The Instigator
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The Contender
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8 Points

ODT: Water Privatization

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Post Voting Period
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Voting Style: Open Point System: 7 Point
Started: 7/20/2012 Category: Economics
Updated: 4 years ago Status: Post Voting Period
Viewed: 2,399 times Debate No: 24800
Debate Rounds (4)
Comments (3)
Votes (2)




1st round is for acceptance



I accept :D
Debate Round No. 1


I would like to thank my opponent for accepting this debate.

Water privatization is a short-hand for private sector participation in the provision of water services and sanitation, although sometimes it refers to privatization and sale of water resources themselves[1]


Water Privatization is often labeled as a highly controversial topic. Many opponents of the action raise points about Privatization decreasing economic efficiency, or that water is considering a God-given innate right and should not be treated as an economic resource. The most debated point is that Water privatization hurts the environment. I will address these point as my main contentions throughout this debate.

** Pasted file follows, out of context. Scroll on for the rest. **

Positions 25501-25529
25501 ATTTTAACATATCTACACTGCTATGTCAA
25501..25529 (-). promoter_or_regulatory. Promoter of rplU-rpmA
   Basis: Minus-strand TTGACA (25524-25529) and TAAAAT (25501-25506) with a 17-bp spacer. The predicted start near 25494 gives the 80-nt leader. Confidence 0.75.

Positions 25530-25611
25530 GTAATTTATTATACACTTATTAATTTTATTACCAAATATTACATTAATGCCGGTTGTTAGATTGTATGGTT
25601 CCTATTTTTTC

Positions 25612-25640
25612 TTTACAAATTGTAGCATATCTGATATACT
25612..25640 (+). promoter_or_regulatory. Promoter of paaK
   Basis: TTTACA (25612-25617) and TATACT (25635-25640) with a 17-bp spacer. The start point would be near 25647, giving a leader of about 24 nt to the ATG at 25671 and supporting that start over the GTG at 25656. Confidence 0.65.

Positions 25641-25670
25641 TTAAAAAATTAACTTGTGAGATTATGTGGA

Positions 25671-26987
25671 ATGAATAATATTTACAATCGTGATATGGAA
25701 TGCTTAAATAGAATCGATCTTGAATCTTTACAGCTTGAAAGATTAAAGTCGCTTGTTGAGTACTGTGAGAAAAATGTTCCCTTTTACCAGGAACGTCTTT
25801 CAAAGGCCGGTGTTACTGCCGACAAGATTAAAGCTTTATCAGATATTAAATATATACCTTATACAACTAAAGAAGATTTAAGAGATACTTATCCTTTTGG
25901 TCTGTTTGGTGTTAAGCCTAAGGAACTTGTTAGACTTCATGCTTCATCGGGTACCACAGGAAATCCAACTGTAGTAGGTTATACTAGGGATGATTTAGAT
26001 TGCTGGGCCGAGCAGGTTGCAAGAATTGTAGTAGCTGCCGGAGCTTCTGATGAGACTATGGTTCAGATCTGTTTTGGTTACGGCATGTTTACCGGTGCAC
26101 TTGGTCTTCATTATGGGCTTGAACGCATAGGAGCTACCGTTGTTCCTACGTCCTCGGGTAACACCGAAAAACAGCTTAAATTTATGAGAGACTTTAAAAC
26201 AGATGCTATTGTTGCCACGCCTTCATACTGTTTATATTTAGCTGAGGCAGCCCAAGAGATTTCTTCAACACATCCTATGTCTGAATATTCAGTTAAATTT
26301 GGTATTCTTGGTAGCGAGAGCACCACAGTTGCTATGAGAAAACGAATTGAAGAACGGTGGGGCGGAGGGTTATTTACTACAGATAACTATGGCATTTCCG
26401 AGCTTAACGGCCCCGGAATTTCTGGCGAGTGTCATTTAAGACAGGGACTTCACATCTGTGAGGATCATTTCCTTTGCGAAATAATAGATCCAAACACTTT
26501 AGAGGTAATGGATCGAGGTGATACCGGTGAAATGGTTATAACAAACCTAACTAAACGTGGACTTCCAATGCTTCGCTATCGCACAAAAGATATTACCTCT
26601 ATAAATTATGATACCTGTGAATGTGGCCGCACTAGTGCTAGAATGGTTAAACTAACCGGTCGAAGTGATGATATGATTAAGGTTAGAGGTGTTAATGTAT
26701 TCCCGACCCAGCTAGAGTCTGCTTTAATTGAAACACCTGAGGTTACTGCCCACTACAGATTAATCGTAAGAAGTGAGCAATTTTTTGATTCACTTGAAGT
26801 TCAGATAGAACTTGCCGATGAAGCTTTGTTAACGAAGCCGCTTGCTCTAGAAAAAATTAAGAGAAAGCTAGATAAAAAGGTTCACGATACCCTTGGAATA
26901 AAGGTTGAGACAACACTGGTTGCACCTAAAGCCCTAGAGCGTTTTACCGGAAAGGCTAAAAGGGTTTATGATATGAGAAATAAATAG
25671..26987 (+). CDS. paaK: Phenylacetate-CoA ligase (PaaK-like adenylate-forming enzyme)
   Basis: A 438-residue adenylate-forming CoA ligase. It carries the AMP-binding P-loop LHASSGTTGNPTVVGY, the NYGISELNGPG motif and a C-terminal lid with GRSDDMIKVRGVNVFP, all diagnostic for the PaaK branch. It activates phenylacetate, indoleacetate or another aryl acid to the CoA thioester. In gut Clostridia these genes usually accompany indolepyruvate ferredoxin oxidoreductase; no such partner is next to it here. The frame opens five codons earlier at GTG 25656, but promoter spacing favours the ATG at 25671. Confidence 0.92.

Contention One-Economic Efficiency of Water Privatization

Private companies are simply out to make profit. While this may seem non-caring initially, It actually is actually a positive way of working. Since the private company is out to make a direct profit, all business decisions affect the company in a positive(Profit) of negative(No Profit) manner. This spurs the private companies to invest more in the private water market, specifically better water infrastructure and improved water systems. If these systems turn out superior then not only will the people most likely frequent the private company's water product/service. Government based services are not out for any profit. While this sounds great, this means that their decisions don't actually affect their economic outcome. So thus, there is no motivation to innovate or provide a good product/service.

Another great point about the economic efficiency of water privatizations is that market competition between rival private companies will naturally lower. Because consumers have a choice between the rivals each which seek to establish a balance between a low cost product and a well made product. Whichever product/service is more appealing to the people, that company will succeed. Government based water service don't have the luxury of having to compete, as they are backed by a Government entity.